By Karen Hanna
In the wake of a Category 4 hurricane that has left at least 1 million power customers in the dark, analysts are predicting more disruptions to the availability of resins, many of which are produced on the Gulf Coast.
“Polymer producers are still in the midst of assessing the damage and figuring out how long it is going to take to get plants back up and running,” said Brian Pruett, senior VP for PE/PP at Chemical Data, a division of Independent Commodity Intelligence Service (ICIS). “We can assume all in the path will be down for four to seven days without damage, and maybe as much as 10 depending on when utilities, etc. come back. We won’t know the extent of any damage, if any, for another couple of days.”
For the plastics industry, already reeling from supply-chain disruptions and the massive ice storms that paralyzed Texas in February, Hurricane Ida’s Aug. 29 landfall could spell more woes, according to ICIS and other forecasting services.
“The market that could be particularly hit hard by Ida is polyvinyl chloride, or PVC,” said Jeremy Pafford, head of market development for North America, ICIS, who noted that PVC already was in short supply. “Expectations are for higher prices, at least in the short term, with the extent of those elevated prices directly correlated to how long affected production capacity remains offline.”
Supply of PP, PET and PE also is likely to be affected.
“Both PP and PET markets have seen at least one force majeure declaration each on production due to Ida impacts, so that is going to further tighten supply in those respective markets, both of which have been under higher pricing pressure for months,” Pafford said.
According to Esteban Sagel, CEO and principal at Chemical and Polymer Market Consultants (ChemPMC), PP inventories were very low, even before the storm, and prices were keeping pace with propylene prices, which had only begun to moderate this month.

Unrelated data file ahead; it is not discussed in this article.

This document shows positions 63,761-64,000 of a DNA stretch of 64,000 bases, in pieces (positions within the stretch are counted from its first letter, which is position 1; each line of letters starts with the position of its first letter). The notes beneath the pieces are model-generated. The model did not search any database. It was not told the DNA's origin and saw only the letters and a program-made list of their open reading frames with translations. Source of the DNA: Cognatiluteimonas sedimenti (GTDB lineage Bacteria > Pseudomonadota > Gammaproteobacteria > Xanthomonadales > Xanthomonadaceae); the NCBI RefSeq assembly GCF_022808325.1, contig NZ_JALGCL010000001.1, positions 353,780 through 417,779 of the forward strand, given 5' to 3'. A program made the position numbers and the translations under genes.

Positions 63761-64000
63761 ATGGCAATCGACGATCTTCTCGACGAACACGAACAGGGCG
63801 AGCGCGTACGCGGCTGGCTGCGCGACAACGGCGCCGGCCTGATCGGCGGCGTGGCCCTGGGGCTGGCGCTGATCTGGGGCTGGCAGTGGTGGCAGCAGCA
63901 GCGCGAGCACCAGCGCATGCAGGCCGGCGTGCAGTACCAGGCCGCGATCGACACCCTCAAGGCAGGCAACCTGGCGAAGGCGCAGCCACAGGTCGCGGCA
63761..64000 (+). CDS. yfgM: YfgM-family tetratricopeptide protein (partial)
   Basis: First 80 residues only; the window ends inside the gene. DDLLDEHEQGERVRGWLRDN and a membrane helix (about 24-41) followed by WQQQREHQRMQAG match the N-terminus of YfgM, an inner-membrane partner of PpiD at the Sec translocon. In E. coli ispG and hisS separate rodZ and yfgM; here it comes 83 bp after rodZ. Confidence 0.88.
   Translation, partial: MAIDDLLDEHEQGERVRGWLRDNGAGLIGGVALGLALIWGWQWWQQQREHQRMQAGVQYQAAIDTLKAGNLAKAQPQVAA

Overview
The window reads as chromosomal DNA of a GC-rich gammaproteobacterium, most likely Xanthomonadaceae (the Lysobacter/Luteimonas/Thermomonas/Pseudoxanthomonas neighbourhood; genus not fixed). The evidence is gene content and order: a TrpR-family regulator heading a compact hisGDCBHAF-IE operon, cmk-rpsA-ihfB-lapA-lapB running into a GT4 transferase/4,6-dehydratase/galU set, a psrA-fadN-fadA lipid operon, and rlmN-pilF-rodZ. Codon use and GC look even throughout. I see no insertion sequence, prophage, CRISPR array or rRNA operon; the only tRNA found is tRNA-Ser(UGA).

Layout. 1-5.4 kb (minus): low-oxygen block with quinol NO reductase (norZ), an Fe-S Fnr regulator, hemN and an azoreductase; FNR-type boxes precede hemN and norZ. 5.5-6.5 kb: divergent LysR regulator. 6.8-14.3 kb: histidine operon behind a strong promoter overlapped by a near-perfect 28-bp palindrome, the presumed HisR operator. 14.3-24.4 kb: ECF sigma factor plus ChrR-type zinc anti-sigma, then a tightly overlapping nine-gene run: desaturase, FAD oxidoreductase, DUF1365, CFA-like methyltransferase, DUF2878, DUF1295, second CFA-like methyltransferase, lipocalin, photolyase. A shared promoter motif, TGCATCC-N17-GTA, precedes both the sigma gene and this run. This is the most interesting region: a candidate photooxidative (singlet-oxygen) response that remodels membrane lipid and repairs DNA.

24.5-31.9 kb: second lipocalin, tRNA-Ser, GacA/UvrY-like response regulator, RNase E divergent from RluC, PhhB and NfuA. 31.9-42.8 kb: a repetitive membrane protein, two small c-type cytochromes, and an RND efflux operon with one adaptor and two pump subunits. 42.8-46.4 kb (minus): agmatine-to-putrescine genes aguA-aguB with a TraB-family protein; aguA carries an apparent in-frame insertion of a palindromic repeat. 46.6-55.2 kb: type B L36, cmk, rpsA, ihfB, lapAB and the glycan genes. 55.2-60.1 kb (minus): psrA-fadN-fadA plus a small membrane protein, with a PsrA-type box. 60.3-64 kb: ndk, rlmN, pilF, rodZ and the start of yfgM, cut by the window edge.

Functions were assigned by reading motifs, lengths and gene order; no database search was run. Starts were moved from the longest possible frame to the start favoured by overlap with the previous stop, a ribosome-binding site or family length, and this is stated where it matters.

Meanwhile, Sagel said, domestic PE manufacturers had finally returned to normal production levels, but, due to relatively high prices, their product wasn’t attracting attention abroad. This situation was allowing domestic inventories to recover somewhat.
“Depending on how long it takes for the production that’s offline to come back, it may help shave off some of the excess inventories, reducing the pressure for prices to drop,” Sagel said. “Propylene supply will also likely be impacted, due to refineries in the region also being offline. This, again, would likely stave off the decline in propylene prices, helping keep polypropylene prices high.”
With prices considerably lower in Asia — as much as 50 cents per pound for PP and 30 cents per pound for PE — manufacturers might find imports attractive. However, Sagel warned, logistical challenges continue to bedevil the global economy. They include a lack of container space, high transportation costs and lengthy turnarounds.
“To give you a reference, in August, the cost for a 20-foot container from Busan [South Korea] to Los Angeles was about 21 cents per pound, and from Shanghai [China] to L.A. about 11 cents per. Transit time for each route was estimated at 12 days from Busan and 18 days from Shanghai. So, there is some risk in imports, but the spreads may justify them,” he said.
Zachary Moore, senior editor manager, PE/PP/PS, ICIS, expressed some optimism about the PE market following the hurricane.
“Polyethylene resins had substantial inventory builds in July, so they should be able to weather this event better than PVC, PP or PET,” he said.
Prior to the storm, Sagel said he expected PP prices to begin to moderate in October, and PE prices to moderate a little earlier, in September or October.
“However, with Ida’s impact, those expectations are up in the air,” he said.
For more information:
ICIS, Houston, 713-525-2613, www.icis.com
Karen Hanna, senior staff reporter